Every dentist that contacts me basically says the same statement in one form or another, “I want to know how to grow my practice.” Often, the previous advice they’ve gotten revolves around taking more continuing education courses, getting more certifications, or spending more time at the office. At Dynamic Dental Communications, I’ve helped dentists and specialists increase their profits and their fulfillment without telling them to simply “work harder.” Sound too good to be true? In essence, the secret is effective communication, which is largely lacking in many offices without the doctor or staff even realizing it! Here are just a few ways great communication is essential for growing a dental practice.
HELP THE STAFF FEEL VALUED (AND STICK AROUND)
Many dentists run their office like a ship, and they are the captain. They tell everyone from the front desk to the assistants and hygienists in the back exactly what to do, and as long as everyone stays in line, things work well. The only problem is that this approach is exhausting for the doctor and annoying for the staff. These are highly educated professionals who want to help people…they don’t need minute to minute instructions!
One form of effective communication between a doctor and staff is for the doctor to let their staff know what they need, and then let the staff figure out how to meet that need. This saves the doctor from feeling like they have to think of everything, and often, the staff will come up with more efficient solutions on their own, saving everyone time and frustration. A happier staff means more retention, better service for patients, and less time spent hiring, all of which help the bottom line tremendously.
GIVE PATIENTS EXACTLY WHAT THEY WANT
Being able to successfully communicate with patients is the foundation of every thriving dental practice. It’s more important than certifications, experience, and whatever alphabet soup comes after a doctor’s name!
Many dentists just ask for a patient’s chief complaint and then immediately perform an exam and recommend treatment. Part of patient communication should involve giving the patient time and space to express everything they need. Other than their tooth hurting, is there anything else they are concerned about? Are they anxious about treatment? Do they have other issues with their oral health? When your patients are able to fully express everything they need, you’ll be able to provide it for them, which will make them more than happy to return and tell friends and family about the fantastic dentist they just visited.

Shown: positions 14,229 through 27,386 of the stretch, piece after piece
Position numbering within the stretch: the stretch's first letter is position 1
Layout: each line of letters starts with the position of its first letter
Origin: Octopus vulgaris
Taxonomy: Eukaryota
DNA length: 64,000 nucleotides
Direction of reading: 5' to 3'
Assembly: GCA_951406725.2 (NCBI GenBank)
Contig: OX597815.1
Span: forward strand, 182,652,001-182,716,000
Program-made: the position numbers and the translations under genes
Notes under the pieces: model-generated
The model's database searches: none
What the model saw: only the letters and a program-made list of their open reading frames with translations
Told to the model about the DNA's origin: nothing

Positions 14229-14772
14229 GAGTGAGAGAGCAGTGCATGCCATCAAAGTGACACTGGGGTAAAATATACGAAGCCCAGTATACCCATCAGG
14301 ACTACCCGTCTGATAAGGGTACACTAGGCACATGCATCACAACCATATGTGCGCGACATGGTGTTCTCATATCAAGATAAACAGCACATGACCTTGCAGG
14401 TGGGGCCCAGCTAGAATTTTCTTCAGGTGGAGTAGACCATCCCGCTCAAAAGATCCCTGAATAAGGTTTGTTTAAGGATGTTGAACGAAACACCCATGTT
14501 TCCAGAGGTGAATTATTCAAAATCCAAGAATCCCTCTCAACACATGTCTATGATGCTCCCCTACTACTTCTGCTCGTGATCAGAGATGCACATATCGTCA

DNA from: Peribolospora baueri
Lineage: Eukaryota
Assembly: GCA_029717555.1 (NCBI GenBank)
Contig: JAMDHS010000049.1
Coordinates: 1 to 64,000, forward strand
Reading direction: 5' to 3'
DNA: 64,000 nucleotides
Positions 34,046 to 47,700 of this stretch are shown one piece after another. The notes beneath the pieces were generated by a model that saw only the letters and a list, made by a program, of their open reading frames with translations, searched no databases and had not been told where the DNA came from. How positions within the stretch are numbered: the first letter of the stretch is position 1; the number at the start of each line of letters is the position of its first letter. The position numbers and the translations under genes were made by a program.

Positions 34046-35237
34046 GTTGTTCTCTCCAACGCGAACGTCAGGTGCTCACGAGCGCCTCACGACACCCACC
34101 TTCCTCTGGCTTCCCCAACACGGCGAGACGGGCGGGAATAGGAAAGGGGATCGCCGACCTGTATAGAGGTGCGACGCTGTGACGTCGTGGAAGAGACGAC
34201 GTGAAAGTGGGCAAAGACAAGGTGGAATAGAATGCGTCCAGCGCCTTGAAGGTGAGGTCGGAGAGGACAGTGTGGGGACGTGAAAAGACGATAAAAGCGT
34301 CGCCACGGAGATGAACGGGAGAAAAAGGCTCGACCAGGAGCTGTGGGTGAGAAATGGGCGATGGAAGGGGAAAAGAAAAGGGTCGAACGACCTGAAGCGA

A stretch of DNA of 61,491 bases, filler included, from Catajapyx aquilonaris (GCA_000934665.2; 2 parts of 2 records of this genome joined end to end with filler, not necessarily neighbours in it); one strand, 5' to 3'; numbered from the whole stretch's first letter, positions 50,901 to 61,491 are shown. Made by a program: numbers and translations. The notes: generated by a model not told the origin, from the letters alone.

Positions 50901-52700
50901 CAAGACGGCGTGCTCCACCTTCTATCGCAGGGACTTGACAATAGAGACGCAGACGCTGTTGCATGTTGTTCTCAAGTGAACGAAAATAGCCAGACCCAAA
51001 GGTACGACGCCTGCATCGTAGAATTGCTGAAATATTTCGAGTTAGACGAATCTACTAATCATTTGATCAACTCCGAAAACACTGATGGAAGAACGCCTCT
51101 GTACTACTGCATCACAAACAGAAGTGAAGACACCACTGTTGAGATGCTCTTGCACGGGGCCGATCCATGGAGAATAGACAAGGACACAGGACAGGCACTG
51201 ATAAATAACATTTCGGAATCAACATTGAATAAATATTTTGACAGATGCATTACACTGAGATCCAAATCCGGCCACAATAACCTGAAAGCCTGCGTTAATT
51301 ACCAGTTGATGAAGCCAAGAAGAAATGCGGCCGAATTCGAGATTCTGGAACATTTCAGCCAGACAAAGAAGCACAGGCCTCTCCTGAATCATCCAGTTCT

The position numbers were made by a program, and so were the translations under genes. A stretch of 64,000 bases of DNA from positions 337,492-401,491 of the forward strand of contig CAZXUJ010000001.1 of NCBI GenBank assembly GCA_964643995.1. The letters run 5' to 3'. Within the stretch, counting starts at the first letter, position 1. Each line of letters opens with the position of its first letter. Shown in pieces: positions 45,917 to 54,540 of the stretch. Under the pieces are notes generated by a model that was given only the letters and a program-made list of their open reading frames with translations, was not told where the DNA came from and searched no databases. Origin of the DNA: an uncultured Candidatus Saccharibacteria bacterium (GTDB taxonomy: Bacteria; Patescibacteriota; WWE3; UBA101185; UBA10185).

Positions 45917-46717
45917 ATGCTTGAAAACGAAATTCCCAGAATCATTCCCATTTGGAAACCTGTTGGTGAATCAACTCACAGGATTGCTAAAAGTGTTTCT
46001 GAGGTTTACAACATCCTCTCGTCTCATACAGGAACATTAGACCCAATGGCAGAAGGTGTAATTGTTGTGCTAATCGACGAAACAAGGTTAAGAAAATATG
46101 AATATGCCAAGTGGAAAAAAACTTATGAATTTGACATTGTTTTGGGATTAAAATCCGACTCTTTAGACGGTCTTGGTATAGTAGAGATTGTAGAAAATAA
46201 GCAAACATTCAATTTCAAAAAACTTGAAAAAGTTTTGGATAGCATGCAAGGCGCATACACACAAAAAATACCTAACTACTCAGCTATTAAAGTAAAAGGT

As dentists and caregivers, we’re trained to always think about other people, but taking a little time to communicate with yourself can be invaluable. Some self-reflection might reveal that you don’t like providing a particular service, even though it might be really profitable. Shifting focus to other services you’re actually enthusiastic about will make you more eager to return to work the next day. Do you find yourself getting stressed or tired consistently? What is causing this? By getting to the root of the issue, you can address it, leading to a better experience for yourself, your patients, and your team. When you like and believe in what you do, so will your staff, and your patients will enjoy a more positive and satisfying experience overall, which will inevitably lead to more word-of-mouth recommendations.
HOW TO BRING GREAT COMMUNICATION TO YOUR OFFICE
With my Economics of Great Communication course, I show doctors and their teams how to communicate more effectively amongst each other and withtheir patients, enabling everyone to help themselves, help those around them, and help the practice thrive. You’ll learn the best ways to get your thoughts across to each unique person, how to hear what someone is really saying behind the words they are using, and how to put this type of communication into action that will improve both your personal enjoyment and profits.